Writ of possession
If you have successfully won an eviction case, you may have the right to issue a Writ of Possession. A writ of possession allows you to take possession of the property if the tenant refuses to move out on time. You can take advantage of this right by obtaining legal assistance from a lawyer.
Depending on the state, you may be able to appeal a Writ of Possession if a tenant fails to move out on time. The appeal period for writs of possession differs from state to state. For example, in North Carolina, the deadline is 10 days. Common grounds to appeal a Writ of Possession include discrimination, an improperly served eviction, and retaliatory eviction.
In order to file a Writ of Possession, a landlord must file a complaint with the Magistrate Court. This complaint must contain evidence that the tenant is in unlawful possession of the property. The landlord must also show that the tenant was in possession of the property without the owner’s permission. The tenant must be a “holdover,” a person who occupies the property for a limited amount of time, or have breached the rental agreement.
Charge of rent
If a tenant doesn’t pay rent, there are several options to enforce your right to recover your deposit. For instance, you can charge a late fee or other charges if you don’t get the money from the tenant by the due date. In court, you can also require the tenant to bring proof of their rent payment.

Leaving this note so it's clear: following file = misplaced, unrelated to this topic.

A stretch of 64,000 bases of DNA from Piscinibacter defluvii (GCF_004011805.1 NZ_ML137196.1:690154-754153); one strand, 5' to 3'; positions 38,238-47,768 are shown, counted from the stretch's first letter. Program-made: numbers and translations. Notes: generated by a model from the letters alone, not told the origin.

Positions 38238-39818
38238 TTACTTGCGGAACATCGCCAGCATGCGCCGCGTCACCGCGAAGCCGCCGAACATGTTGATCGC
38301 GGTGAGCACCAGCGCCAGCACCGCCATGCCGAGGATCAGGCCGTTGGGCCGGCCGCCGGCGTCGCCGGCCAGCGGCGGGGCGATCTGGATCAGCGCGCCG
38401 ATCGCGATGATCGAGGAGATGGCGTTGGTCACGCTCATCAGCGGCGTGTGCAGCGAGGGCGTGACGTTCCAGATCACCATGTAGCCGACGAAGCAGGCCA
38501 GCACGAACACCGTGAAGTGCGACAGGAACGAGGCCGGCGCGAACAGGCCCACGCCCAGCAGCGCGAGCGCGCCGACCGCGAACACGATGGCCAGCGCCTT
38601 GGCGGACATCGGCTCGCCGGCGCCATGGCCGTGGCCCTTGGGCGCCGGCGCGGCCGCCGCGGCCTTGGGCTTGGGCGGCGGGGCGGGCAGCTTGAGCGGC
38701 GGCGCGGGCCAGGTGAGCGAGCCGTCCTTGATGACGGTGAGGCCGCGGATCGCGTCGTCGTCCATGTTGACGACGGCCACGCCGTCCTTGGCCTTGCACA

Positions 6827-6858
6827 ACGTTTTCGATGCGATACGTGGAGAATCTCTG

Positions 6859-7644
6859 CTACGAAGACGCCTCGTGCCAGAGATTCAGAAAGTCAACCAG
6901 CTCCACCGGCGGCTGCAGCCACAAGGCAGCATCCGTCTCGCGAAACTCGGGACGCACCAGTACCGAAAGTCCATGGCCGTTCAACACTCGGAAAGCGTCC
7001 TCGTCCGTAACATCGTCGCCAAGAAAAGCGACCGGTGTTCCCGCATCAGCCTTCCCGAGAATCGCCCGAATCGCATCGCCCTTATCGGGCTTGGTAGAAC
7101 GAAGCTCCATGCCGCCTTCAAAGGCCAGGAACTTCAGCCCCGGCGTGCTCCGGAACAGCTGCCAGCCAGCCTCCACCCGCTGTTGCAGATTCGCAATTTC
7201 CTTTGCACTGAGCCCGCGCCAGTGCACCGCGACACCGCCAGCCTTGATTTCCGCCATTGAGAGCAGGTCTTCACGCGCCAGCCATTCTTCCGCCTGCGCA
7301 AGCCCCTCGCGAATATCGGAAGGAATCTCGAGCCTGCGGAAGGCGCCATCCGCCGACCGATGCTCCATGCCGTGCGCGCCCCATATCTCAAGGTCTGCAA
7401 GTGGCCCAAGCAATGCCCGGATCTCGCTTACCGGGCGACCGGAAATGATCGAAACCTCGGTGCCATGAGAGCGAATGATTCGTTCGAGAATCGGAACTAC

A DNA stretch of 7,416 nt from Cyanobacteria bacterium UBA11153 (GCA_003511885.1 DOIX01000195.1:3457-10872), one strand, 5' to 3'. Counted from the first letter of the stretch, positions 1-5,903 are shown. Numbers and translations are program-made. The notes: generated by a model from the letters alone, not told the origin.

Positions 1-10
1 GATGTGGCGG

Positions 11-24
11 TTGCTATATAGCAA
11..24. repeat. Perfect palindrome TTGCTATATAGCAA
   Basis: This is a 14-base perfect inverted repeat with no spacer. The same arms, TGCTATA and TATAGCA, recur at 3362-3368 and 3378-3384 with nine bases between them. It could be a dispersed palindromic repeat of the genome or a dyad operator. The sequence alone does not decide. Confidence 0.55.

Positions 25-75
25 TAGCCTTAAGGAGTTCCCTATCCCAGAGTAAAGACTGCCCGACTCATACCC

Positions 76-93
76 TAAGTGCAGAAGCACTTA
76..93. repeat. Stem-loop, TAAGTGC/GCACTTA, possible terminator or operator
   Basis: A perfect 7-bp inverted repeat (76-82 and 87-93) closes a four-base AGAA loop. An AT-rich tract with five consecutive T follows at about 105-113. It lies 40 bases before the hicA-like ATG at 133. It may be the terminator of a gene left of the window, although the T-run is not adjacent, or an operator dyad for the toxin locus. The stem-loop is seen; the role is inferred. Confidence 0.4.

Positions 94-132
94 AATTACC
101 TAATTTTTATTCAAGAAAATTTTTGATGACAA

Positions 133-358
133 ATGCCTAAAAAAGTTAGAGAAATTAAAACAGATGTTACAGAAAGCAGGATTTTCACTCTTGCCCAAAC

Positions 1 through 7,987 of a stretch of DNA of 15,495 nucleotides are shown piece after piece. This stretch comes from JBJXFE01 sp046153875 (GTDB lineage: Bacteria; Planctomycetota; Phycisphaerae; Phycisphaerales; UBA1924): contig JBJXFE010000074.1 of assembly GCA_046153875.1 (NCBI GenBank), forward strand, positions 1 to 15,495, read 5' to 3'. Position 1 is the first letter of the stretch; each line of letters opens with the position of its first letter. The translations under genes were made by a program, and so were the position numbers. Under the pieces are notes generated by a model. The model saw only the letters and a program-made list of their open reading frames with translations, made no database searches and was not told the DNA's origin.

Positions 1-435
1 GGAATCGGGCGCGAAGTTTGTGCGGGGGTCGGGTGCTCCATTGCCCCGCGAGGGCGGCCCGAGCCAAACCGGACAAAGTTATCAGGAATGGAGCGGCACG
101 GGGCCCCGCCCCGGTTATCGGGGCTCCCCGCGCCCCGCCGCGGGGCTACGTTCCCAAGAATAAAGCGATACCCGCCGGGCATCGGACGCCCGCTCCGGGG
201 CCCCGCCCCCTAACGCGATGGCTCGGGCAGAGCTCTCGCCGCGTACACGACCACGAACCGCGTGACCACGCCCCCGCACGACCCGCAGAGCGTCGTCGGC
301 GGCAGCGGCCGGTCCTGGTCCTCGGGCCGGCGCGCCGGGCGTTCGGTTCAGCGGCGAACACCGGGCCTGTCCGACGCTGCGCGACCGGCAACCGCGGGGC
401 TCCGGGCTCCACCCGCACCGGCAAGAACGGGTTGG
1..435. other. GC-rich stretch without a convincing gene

Getting a tenant to move out on time
There are many ways to get a tenant to move out on time without resorting to eviction. For example, if you’re selling your property, the tenant needs to leave because you’ve changed your business, or if the tenant is being unruly. Whatever the reason, you must communicate clearly with the tenant. You cannot use blackmail or threats to convince them to leave.
A tenant may need to move out during the time that the lease is active, such as when you’re undergoing renovations or planning to move back in. While it may not be practical to move a tenant before their lease ends, you can try to get them to leave earlier by asking them if they would like to move out early.
You must give a minimum of 30 days notice to your tenant. This is a standard requirement under most lease agreements, but some require as much as 60 days. The longer you give notice, the more time you have to fill the vacant units and make repairs before new residents move in.